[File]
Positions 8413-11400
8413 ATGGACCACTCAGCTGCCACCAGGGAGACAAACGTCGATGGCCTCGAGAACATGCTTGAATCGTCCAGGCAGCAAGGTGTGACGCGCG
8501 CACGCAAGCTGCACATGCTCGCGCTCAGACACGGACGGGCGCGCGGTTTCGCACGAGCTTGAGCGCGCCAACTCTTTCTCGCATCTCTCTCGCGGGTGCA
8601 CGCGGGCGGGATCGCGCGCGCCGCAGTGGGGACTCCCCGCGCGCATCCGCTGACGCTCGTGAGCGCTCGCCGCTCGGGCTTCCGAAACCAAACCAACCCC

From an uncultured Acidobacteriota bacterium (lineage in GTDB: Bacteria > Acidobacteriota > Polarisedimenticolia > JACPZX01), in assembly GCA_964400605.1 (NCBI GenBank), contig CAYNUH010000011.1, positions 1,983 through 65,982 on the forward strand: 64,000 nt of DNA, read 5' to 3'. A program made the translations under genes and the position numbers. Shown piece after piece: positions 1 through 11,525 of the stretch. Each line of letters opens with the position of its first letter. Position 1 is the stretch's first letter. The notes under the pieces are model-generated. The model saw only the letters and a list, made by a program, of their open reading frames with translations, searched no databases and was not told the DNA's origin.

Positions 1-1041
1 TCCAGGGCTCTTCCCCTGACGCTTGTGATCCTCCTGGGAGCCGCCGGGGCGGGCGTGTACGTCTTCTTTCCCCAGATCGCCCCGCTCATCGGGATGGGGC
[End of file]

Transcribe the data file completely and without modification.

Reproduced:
Positions 8413-11400
8413 ATGGACCACTCAGCTGCCACCAGGGAGACAAACGTCGATGGCCTCGAGAACATGCTTGAATCGTCCAGGCAGCAAGGTGTGACGCGCG
8501 CACGCAAGCTGCACATGCTCGCGCTCAGACACGGACGGGCGCGCGGTTTCGCACGAGCTTGAGCGCGCCAACTCTTTCTCGCATCTCTCTCGCGGGTGCA
8601 CGCGGGCGGGATCGCGCGCGCCGCAGTGGGGACTCCCCGCGCGCATCCGCTGACGCTCGTGAGCGCTCGCCGCTCGGGCTTCCGAAACCAAACCAACCCC

From an uncultured Acidobacteriota bacterium (lineage in GTDB: Bacteria > Acidobacteriota > Polarisedimenticolia > JACPZX01), in assembly GCA_964400605.1 (NCBI GenBank), contig CAYNUH010000011.1, positions 1,983 through 65,982 on the forward strand: 64,000 nt of DNA, read 5' to 3'. A program made the translations under genes and the position numbers. Shown piece after piece: positions 1 through 11,525 of the stretch. Each line of letters opens with the position of its first letter. Position 1 is the stretch's first letter. The notes under the pieces are model-generated. The model saw only the letters and a list, made by a program, of their open reading frames with translations, searched no databases and was not told the DNA's origin.

Positions 1-1041
1 TCCAGGGCTCTTCCCCTGACGCTTGTGATCCTCCTGGGAGCCGCCGGGGCGGGCGTGTACGTCTTCTTTCCCCAGATCGCCCCGCTCATCGGGATGGGGC